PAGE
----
Been back to work for 12 1/2 days - complete rant!
gosh2 · 05/03/2003 15:01
I went back to work over 2 weeks ago, at the end of the first week, nursery phoned me to say DD was "ill"! So I picked her up. She was hot, it was hot in the nursery and she was tired, by the time I got her home she had fallen asleep in the car and had cooled down. Not so ill then.
The second week, there was a burst pipe and DD had to be at home with me. Try sending emails with a 5 month old screeching, so worked in the evening.
This week,it was the turn of DS to just about sabotage my career. Monday vomited, but nursery didnt call me. Today (Wed) took him in, and he was like a limp lettuce. Dropped him off, worked like mad all morning (knowing he would need me to get him). Phoned nursery to see how he was and said I would go and get him.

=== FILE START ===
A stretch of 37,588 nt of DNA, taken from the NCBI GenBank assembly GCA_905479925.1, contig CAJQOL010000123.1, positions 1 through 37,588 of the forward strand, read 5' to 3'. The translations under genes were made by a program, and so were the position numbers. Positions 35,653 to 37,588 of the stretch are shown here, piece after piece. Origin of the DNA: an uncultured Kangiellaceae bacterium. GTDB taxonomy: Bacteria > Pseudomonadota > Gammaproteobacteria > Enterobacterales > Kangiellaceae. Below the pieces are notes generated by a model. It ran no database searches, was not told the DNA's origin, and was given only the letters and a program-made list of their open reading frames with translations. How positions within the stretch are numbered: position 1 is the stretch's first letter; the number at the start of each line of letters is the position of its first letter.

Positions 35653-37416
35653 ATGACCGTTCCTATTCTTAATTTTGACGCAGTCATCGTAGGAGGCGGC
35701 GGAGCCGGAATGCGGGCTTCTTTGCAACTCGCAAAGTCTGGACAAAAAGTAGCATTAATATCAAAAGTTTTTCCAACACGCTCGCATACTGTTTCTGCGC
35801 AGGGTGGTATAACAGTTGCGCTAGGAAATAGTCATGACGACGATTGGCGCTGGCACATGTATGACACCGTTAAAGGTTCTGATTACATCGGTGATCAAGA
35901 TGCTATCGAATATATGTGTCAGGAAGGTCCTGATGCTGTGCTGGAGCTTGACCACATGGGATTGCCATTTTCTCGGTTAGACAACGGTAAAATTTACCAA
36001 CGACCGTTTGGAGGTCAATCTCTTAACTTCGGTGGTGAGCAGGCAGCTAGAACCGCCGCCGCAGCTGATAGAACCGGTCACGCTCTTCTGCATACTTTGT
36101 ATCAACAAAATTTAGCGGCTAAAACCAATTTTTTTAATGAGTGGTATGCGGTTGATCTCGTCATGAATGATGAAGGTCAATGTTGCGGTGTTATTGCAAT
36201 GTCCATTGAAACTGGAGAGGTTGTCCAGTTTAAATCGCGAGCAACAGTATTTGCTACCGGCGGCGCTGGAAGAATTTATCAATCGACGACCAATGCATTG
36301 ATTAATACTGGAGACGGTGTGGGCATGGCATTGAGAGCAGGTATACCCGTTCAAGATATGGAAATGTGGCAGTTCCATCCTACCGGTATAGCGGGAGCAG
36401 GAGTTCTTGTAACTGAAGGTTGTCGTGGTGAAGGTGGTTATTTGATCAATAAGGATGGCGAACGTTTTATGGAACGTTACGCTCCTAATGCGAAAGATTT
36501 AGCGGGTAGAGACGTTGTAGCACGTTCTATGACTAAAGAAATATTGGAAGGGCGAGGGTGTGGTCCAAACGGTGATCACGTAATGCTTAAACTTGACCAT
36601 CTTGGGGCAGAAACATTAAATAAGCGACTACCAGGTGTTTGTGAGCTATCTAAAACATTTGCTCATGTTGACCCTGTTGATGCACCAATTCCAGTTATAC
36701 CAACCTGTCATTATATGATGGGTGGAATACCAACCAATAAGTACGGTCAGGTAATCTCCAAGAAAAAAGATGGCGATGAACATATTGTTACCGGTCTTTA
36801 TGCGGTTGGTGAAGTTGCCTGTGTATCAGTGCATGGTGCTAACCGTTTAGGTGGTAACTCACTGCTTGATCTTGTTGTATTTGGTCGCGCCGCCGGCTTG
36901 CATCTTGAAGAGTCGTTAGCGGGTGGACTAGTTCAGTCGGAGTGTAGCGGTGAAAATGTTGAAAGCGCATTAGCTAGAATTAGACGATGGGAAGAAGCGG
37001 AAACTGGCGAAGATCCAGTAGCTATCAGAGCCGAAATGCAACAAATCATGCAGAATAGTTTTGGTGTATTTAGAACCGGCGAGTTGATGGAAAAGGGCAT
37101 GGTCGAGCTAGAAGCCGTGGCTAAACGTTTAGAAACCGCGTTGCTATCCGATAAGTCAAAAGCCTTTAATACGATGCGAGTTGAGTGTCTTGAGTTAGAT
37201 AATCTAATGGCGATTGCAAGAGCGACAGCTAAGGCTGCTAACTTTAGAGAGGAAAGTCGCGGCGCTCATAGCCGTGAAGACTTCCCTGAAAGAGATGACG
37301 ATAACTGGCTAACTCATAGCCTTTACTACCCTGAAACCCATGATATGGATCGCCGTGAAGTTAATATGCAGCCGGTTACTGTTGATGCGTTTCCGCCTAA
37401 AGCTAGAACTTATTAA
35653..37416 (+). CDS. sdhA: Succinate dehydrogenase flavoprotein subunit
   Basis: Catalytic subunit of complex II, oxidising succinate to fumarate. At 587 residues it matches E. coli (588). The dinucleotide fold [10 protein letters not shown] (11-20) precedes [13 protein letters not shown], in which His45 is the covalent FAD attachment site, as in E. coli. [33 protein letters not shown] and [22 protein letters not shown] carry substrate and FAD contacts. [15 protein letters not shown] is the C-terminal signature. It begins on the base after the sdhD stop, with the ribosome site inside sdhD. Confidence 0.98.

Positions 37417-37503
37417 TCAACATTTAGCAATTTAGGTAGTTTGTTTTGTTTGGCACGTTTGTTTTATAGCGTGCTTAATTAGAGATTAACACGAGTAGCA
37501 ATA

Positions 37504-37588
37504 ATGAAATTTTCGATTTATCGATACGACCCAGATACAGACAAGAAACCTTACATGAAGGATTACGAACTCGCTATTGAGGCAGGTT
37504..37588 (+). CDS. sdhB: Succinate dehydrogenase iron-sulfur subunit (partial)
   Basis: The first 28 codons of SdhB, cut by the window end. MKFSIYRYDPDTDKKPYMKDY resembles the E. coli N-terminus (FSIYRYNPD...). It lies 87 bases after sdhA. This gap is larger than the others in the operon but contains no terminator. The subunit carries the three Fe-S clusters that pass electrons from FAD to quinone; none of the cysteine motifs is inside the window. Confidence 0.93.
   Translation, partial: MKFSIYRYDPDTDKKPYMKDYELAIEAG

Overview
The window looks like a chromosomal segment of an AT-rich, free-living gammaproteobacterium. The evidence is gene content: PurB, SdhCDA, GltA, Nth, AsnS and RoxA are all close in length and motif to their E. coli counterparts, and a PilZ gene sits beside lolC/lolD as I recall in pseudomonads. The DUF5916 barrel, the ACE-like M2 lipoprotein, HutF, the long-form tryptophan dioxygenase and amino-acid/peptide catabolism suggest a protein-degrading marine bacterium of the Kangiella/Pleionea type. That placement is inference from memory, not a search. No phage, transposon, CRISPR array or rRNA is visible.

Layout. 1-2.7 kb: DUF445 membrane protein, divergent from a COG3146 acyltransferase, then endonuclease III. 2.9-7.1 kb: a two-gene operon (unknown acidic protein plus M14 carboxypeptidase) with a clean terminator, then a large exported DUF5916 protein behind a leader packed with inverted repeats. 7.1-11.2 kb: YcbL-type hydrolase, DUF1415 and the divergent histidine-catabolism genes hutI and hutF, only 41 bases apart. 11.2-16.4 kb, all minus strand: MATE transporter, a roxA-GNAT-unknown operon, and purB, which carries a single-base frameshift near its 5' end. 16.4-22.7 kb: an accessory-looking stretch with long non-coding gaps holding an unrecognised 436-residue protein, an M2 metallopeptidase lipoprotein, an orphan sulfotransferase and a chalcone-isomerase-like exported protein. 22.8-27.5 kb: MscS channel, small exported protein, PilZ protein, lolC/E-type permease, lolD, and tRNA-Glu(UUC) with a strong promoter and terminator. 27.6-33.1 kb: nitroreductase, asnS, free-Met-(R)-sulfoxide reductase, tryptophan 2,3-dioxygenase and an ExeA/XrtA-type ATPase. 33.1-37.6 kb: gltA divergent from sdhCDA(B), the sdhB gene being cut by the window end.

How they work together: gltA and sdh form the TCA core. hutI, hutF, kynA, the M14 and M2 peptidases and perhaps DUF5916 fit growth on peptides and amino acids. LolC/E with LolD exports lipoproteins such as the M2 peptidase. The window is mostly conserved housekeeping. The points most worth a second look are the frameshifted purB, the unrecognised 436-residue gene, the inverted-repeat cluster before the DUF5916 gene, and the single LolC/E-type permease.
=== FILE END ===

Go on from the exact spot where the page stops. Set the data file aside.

I am now at home with him and his sore tummy thinking, how much more can I take?!! DH cannot take time off, he is on call. I work in the computer industry (very male).
Either I am getting paranoid or I am thinking I will be next for the chop, when the next lot of redundancies come around. The thing is that when I have to look after the children I make up the work, doing what I had to have done that day in the evening. Even though in between the washing machine, the dryer the ironing, the sterilising of bottles, making of meals, I dont have much time in the evenings. So it is a bit of a sacrafice.
Anyhow just wondered how many others panic and think , this is so out of my control. I think it is so unfair, but is it me making it unfair? Would it not be better to work P/T?